A Disappointing Decade for the Study of Human Evolution
The 2010s was a bad decade for the study of human evolution. Smithsonian Magazine recently published an article titled “These are the Decade’s Biggest Discoveries in Human Evolution.” It opens by saying:
Human evolution is one of the most vibrant areas of scientific investigation. In the past decade we’ve seen many discoveries that add to our understanding of our origins. To mark the 10th anniversary of the Smithsonian’s “David H. Koch Hall of Human Origins,” here are some of the biggest discoveries in human evolution from the last 10 years.
What are the big discoveries of the decade? Did they reveal new and compelling evidence that humans evolved from lower primates? Some of these big discoveries actually turn out to be instances where the evidence for human evolution weakened, and the rest amount to slight revisions of previously held theories that don’t say much about the core tenets of paleoanthropology.
Smithsonian’s first big science breakthrough is the discovery of ancient DNA. Indeed, this is an exciting development for the burgeoning field of paleogenetics — and it has shown that there were various sublineages of very modern human-like groups such as the Denisovans that have existed in the past million years. Though a novel and intriguing form of evidence, at present ancient DNA is essentially silent on two crucial tenets of evolutionary paleoanthropology: (1) the hypothesis that modern humans are descended from decidedly non-human, subhuman, or otherwise primitive species, and (2) the claim that these newly revealed “species of early humans” were substantially different from us. Yes we have Denisovan DNA, but at present for all we know the Denisovans were as human as we are.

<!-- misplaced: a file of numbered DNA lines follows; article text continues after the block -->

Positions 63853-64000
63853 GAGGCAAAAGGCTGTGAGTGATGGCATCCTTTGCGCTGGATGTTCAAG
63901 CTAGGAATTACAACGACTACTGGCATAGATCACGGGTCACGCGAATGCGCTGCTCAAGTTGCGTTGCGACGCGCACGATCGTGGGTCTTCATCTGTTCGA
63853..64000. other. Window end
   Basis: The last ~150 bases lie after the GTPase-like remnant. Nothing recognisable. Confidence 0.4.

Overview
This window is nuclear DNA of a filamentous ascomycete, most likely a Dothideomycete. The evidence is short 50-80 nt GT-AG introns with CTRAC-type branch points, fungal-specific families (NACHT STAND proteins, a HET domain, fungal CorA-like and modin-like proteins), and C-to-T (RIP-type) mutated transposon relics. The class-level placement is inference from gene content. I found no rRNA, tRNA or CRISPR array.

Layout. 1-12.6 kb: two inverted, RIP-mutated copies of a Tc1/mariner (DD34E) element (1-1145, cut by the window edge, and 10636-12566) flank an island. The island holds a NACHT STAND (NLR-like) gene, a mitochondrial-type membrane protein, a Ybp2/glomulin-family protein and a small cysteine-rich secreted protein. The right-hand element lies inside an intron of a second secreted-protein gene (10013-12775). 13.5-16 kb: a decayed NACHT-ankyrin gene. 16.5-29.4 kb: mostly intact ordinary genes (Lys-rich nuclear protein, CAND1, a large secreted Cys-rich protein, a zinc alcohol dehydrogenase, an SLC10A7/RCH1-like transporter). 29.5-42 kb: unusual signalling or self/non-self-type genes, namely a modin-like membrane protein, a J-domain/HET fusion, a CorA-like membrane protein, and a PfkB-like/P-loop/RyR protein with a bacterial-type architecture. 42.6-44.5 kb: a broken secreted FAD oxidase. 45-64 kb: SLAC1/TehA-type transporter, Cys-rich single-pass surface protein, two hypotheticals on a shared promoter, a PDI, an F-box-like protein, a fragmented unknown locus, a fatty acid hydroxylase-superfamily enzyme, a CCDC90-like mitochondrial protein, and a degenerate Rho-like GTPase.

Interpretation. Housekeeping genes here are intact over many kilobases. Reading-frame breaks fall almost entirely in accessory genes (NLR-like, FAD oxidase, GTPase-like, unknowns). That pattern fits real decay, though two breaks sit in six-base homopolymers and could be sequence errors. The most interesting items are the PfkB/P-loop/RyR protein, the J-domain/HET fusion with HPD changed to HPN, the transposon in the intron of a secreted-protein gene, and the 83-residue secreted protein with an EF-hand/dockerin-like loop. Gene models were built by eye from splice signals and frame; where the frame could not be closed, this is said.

The second big discovery of the last decade was Homo naledi, which is also exciting because it represents a humungous cache of hominid fossils that adds a lot to our knowledge of the fossil record. Initially, news reports called Homo naledi a “human ancestor.” However in 2017 it was found that this species is only a few hundred thousand years old — 10 times too young to be considered as one of our evolutionary ancestors. This was a major bust for proponents of human evolution, as we reported here.
Bring Out Your Dead
Another major claim about Homo naledi was that it buried its dead — the implication that this small-brained species was beginning to show glimmers of human-like behavior and intelligence. But there are major doubts about this — see here for a review. Homo naledi was a spectacular fossil discovery, but the evidence that it was a small-brained but intelligent species that was ancestral to humans simply did not pan out.
In fact, if there’s any major theme of paleoanthropology in the 2010s, it’s that new discoveries and analyses of fossil ages conflicted with the preferred evolutionary story.
An Unexpectedly Young Age
Thus, the third big find of the decade listed by Smithsonian is the discovery of a near-complete skull of Australopithecus anamensis last year, dated to about 3.8 million years old. Günter Bechly wrote an excellent review of this fossil find here at Evolution News. He pointed out that this skull allowed scientists to understand, for the first time, what the species A. anamensis actually looked like. However, its unexpectedly young age meant that it overlapped in time with its supposed descendants, the species A. afarensis. Science Daily quoted one of the scientists involved with the find as saying, “We used to think that A. anamensis gradually turned into A. afarensis over time.” But because of the age of the fossil, they no longer think this is the case. Bechly explained:
Such anagenetic evolution by gradual species-to-species transitions (without branching events) is actually predicted by Darwin’s theory. Therefore, we should expect to find some fossil evidence for this crucial process. But such evidence turned out to be elusive (see below), and the case of the supposed transition from A. anamensis to A. afarensis was “one of the strongest cases for anagenesis in the fossil record” (Melillo quoted in Marshall 2019, Kimble et al. 2006, Haile-Selassie 2010). This strongest case has now evaporated, and it was not only the strongest case but also the last case…